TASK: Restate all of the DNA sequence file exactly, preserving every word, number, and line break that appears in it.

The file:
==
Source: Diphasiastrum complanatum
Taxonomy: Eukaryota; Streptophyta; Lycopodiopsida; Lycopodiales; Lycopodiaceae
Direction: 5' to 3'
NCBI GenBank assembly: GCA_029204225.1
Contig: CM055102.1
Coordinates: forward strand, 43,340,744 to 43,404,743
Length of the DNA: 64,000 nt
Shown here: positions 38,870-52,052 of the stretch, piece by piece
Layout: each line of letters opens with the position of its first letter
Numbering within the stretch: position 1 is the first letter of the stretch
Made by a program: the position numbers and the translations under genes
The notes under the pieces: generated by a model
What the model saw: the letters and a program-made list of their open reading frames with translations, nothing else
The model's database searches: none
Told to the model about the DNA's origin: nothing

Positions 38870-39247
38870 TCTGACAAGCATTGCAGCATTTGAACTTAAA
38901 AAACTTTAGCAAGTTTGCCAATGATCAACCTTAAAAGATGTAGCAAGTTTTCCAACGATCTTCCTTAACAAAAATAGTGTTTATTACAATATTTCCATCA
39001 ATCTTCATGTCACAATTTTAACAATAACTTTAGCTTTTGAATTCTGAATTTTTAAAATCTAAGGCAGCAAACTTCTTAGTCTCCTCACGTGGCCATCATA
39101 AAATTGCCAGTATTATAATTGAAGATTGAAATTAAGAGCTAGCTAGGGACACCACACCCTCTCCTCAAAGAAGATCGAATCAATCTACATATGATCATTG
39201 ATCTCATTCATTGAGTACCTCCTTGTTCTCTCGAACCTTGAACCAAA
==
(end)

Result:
Source: Diphasiastrum complanatum
Taxonomy: Eukaryota; Streptophyta; Lycopodiopsida; Lycopodiales; Lycopodiaceae
Direction: 5' to 3'
NCBI GenBank assembly: GCA_029204225.1
Contig: CM055102.1
Coordinates: forward strand, 43,340,744 to 43,404,743
Length of the DNA: 64,000 nt
Shown here: positions 38,870-52,052 of the stretch, piece by piece
Layout: each line of letters opens with the position of its first letter
Numbering within the stretch: position 1 is the first letter of the stretch
Made by a program: the position numbers and the translations under genes
The notes under the pieces: generated by a model
What the model saw: the letters and a program-made list of their open reading frames with translations, nothing else
The model's database searches: none
Told to the model about the DNA's origin: nothing

Positions 38870-39247
38870 TCTGACAAGCATTGCAGCATTTGAACTTAAA
38901 AAACTTTAGCAAGTTTGCCAATGATCAACCTTAAAAGATGTAGCAAGTTTTCCAACGATCTTCCTTAACAAAAATAGTGTTTATTACAATATTTCCATCA
39001 ATCTTCATGTCACAATTTTAACAATAACTTTAGCTTTTGAATTCTGAATTTTTAAAATCTAAGGCAGCAAACTTCTTAGTCTCCTCACGTGGCCATCATA
39101 AAATTGCCAGTATTATAATTGAAGATTGAAATTAAGAGCTAGCTAGGGACACCACACCCTCTCCTCAAAGAAGATCGAATCAATCTACATATGATCATTG
39201 ATCTCATTCATTGAGTACCTCCTTGTTCTCTCGAACCTTGAACCAAA